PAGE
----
PHOENIX – A choose has dominated that an Arizona prisoner convicted within the 1978 killing of a college pupil is mentally match to be put to dying subsequent week, retaining on monitor what could be the primary execution within the state in almost eight years.
In a ruling signed shortly earlier than midnight Tuesday and launched on Wednesday, Pinal County Superior Courtroom Decide Robert Olson rejected an argument from protection attorneys that Clarence Dixon’s psychological issues forestall him from rationally understanding why the state desires to finish his life.
Dixon was convicted of homicide within the killing of 21-year-old Arizona State College pupil Deana Bowdoin.
Legal professionals for Dixon stated they’ll enchantment the ruling to the Arizona Supreme Courtroom.
Dixon’s attorneys argued Tuesday in a court docket in Florence, Arizona, that executing him would violate protections in opposition to executing people who find themselves mentally unfit.
They stated he erroneously believes he can be executed as a result of police at Northern Arizona College wrongfully arrested him in a earlier case — a 1985 assault on a 21-year-old pupil. His attorneys concede he was in actual fact lawfully arrested on the time by Flagstaff police.
Dixon was sentenced to life sentences in that case for sexual assault and different convictions. DNA samples taken whereas he was in jail later linked him to Bowdoin’s killing, which at that time had been unsolved.
Prosecutors, who tried unsuccessfully to get the Arizona Supreme Courtroom to name off the psychological competency listening to, stated there was nothing about Dixon’s beliefs that prevented him from understanding the explanation for the execution and pointed to court docket filings that Dixon himself made over time.
Protection attorneys stated Dixon has been recognized with paranoid schizophrenia on a number of events, has repeatedly skilled hallucinations over the previous 30 years and was discovered “not responsible by cause of madness” in a 1977 assault case by which the decision was delivered by then-Maricopa County Superior Courtroom Decide Sandra Day O’Connor, almost 4 years earlier than her appointment to the U.S. Supreme Courtroom. Bowdoin was killed two days after the decision, based on court docket information.
Authorities have stated Bowdoin, who was discovered useless in her residence, had been raped, stabbed and strangled. Dixon had been charged with raping Bowdoin, however the cost was later dropped on statute-of-limitation grounds. He was convicted, although, in her dying.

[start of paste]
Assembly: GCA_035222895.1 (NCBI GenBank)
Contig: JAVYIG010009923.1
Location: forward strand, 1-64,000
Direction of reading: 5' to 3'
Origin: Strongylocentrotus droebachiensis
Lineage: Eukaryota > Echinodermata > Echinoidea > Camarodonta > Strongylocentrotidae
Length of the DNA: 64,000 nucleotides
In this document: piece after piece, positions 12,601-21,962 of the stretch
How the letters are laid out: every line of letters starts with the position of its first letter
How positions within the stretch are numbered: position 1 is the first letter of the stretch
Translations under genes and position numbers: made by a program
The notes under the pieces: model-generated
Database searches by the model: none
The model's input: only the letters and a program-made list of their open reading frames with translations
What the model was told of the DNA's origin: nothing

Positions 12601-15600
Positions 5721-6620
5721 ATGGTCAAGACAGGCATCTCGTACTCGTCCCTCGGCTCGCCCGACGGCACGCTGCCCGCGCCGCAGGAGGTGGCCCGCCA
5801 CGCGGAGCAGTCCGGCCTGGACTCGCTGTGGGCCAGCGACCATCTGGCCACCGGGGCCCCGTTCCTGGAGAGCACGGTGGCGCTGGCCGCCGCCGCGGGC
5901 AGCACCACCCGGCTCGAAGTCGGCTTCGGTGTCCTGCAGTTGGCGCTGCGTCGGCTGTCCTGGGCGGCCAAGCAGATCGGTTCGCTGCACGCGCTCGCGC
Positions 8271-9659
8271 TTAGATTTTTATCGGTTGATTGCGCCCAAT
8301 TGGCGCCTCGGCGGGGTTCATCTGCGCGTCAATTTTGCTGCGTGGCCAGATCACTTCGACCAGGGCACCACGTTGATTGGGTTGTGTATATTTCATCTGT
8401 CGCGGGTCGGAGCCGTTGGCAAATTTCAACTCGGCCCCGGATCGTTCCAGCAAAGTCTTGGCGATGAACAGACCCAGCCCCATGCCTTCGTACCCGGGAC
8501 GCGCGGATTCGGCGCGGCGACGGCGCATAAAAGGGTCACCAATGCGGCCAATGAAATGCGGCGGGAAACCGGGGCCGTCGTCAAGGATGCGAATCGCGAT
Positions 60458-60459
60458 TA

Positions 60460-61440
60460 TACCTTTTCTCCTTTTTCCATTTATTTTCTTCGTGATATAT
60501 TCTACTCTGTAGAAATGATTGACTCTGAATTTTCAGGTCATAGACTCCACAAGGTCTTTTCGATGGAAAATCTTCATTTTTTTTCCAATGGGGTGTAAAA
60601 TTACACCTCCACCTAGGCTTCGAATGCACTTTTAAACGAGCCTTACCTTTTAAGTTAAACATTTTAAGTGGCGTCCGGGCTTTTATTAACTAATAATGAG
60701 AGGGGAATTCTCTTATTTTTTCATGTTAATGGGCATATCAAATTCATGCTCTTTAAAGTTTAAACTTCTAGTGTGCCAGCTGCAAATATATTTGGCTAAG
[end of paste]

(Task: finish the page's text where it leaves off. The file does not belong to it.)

Along with contesting his psychological health, Dixon’s attorneys made a brand new try on Tuesday to cease his execution.
They filed a lawsuit asking a federal choose to carry off on placing Dixon to dying till corrections officers present that the compounded pentobarbital for use within the execution has been given an expiration date.
A couple of yr in the past, prosecutors took steps to hunt the executions of Dixon and one other death-row prisoner, however the litigation was placed on maintain by the state Supreme Courtroom due to issues over the expiration date of the drug for use within the deadly injections.
Within the new lawsuit, Dixon’s attorneys stated corrections officers gave them closely redacted information documenting the testing of the drug, however that they didn’t present the assigned expiration date.
The Arizona Division of Corrections, Rehabilitation and Reentry declined to touch upon the lawsuit.
On Tuesday, the Arizona Supreme Courtroom additionally issued a warrant setting a June 8 execution date for an additional death-row prisoner, Frank Atwood, within the killing of 8-year-old Vicki Lynn Hoskinson in 1984. Authorities say Atwood kidnapped the lady, whose physique was discovered within the desert northwest of Tucson.
The final time Arizona used the dying penalty was in July 2014, when Joseph Wooden was given 15 doses of a two-drug mixture over two hours in an execution that his attorneys stated was botched.
States together with Arizona have struggled to purchase execution medication lately after U.S. and European pharmaceutical firms started blocking the usage of their merchandise in deadly injections.
Arizona has 113 prisoners on dying row.
Related Press author Paul Davenport in Phoenix contributed to this report.
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